According to the research firm The Insight Partners, the industrial robotics market size achieved a revenue milestone of USD 14.9 billion in 2022. The market is expected to grow at a CAGR of 9.39% to reach USD 30.5 billion by 2030.
Robots have revolutionized manufacturing in many ways. Automated manufacturing is essential for operations seeking optimal efficiency, safety, and market competitiveness. By replacing manual labor, human workers can focus on higher-level tasks, such as providing valuable knowledge and ideas to higher organizational positions. Deployed correctly, robotics drives improved business operations.
Source: Statzon / The Insight Partners
Industrial robot vs. collaborative robot (cobot)
Collaborative robots, or cobots for short, are a new generation of robots that have made their way into the manufacturing industry. In a sense, cobots can also be considered part of the industrial robot fleet since they are used in production lines. However, compared to traditional industrial robots, cobots are cheaper, smaller, lightweight, more flexible, and they perform tasks in collaboration with human workers. Cobots can be safely operated in proximity to humans, allowing for tasks such as hand-guiding and working in tandem. Cobots are equipped with advanced sensors that can anticipate human movements and complete them.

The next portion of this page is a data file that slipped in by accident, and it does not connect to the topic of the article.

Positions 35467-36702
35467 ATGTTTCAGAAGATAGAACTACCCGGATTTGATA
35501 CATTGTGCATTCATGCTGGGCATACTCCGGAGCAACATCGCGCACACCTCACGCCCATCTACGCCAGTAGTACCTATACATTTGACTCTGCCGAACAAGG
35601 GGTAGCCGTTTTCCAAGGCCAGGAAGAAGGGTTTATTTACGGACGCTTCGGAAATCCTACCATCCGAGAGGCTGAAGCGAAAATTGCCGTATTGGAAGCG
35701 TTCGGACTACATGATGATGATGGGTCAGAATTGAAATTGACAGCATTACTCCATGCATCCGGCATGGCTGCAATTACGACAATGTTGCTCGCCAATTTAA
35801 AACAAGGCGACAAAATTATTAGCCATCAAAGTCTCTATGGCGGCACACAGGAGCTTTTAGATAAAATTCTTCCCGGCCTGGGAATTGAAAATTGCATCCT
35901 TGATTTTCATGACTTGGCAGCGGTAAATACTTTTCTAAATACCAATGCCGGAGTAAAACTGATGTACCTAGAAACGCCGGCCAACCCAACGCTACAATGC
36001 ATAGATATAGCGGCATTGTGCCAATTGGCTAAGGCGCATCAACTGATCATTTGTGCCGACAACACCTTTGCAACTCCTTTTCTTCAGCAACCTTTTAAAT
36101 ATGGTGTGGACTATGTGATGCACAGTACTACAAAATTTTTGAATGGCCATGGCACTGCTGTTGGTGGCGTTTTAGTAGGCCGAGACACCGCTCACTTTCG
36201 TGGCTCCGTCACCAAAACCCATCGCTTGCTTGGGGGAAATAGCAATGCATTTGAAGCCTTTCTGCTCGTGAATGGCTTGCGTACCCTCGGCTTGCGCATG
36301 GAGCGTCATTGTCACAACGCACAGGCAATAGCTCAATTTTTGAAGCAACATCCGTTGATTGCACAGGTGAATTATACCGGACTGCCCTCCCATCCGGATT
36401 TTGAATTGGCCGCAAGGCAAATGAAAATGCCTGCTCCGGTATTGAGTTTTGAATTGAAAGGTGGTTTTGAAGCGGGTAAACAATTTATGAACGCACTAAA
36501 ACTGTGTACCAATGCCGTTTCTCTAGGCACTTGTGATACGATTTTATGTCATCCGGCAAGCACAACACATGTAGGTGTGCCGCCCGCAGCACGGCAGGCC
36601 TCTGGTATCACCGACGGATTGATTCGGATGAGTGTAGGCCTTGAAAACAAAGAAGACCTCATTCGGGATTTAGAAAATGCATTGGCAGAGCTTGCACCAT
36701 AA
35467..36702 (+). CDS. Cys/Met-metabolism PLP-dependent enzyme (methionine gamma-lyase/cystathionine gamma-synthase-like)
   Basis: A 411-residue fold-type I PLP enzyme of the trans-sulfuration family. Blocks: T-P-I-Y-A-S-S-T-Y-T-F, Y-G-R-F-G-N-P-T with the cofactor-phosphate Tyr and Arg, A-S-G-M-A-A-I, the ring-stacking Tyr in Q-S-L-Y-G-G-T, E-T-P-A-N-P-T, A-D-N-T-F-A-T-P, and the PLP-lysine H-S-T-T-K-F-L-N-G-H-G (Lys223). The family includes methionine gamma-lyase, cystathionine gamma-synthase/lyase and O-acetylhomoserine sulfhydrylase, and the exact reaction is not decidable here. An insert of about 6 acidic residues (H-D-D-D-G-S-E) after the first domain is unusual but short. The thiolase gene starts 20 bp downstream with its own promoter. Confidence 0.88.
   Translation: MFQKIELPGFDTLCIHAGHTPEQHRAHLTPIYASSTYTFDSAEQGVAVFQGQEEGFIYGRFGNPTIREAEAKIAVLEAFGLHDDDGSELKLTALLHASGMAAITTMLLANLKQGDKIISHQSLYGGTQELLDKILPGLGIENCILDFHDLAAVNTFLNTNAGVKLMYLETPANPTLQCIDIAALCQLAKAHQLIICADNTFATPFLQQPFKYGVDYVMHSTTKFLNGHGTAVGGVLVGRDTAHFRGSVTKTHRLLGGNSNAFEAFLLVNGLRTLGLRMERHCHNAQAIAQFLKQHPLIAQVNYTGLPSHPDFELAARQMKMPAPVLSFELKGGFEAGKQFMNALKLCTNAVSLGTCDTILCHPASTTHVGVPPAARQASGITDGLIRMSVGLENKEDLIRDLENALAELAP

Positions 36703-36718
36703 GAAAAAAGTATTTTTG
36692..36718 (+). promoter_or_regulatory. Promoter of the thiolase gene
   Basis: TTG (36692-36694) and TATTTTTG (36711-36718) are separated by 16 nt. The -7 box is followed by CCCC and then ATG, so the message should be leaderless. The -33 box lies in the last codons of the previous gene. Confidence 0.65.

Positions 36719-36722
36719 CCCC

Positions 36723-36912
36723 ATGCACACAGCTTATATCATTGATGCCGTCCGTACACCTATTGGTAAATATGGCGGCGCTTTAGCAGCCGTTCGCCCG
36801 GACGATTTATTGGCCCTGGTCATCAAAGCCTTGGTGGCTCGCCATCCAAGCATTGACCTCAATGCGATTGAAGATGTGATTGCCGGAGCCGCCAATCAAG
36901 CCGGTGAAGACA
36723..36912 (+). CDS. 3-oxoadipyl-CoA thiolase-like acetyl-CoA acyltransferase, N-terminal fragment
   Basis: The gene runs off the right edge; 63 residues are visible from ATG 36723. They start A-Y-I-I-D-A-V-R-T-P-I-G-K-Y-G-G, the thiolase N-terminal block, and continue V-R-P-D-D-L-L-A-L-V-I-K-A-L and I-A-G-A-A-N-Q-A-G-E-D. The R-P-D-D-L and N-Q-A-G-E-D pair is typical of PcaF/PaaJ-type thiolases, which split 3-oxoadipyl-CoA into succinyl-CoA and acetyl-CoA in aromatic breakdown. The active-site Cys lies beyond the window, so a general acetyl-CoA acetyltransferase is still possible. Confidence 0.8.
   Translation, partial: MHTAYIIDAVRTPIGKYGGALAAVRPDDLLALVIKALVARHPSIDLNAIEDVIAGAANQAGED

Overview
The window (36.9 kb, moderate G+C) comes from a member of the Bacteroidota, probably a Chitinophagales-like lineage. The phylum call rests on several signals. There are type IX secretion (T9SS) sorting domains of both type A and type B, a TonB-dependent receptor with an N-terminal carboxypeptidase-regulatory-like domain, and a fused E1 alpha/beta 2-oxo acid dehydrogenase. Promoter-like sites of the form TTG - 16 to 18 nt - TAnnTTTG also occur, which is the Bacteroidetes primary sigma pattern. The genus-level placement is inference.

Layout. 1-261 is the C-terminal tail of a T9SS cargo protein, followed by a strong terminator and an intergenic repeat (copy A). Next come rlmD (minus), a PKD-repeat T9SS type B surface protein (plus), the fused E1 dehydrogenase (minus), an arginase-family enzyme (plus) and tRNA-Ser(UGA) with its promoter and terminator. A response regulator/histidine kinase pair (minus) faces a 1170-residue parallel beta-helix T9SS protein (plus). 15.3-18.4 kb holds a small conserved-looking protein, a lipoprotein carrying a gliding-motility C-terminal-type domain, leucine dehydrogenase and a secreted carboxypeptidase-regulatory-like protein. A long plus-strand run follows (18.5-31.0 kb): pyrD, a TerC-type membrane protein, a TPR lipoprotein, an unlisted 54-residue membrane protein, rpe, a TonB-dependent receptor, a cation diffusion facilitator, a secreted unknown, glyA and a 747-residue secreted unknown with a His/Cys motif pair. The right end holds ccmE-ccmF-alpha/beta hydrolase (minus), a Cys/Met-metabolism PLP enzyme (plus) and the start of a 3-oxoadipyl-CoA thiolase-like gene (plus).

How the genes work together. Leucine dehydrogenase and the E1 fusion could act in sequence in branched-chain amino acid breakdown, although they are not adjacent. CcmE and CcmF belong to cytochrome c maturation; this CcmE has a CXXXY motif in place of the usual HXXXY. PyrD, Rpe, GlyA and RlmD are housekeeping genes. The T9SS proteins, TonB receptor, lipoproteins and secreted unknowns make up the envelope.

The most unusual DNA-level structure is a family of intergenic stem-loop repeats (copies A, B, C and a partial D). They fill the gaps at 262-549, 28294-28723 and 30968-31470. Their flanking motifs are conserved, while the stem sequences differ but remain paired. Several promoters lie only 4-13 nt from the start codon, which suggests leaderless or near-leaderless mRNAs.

Collaborative robots are easy to operate and do not require extensive training, making them suitable for companies with short or changing production runs. These robots can be easily reassigned to different tasks, making them a good starting point for small and medium-sized manufacturers who have not yet adopted automation.
Both industrial and collaborative robots are crucial parts of factory automation components. In 2021, industrial robots accounted for 24% of the total factory automation market, and around 5% of factory automation components are collaborative robots, the other components being machine vision, control valves, field instruments, human-machine interface, industrial PC, 3D printing, and sensors.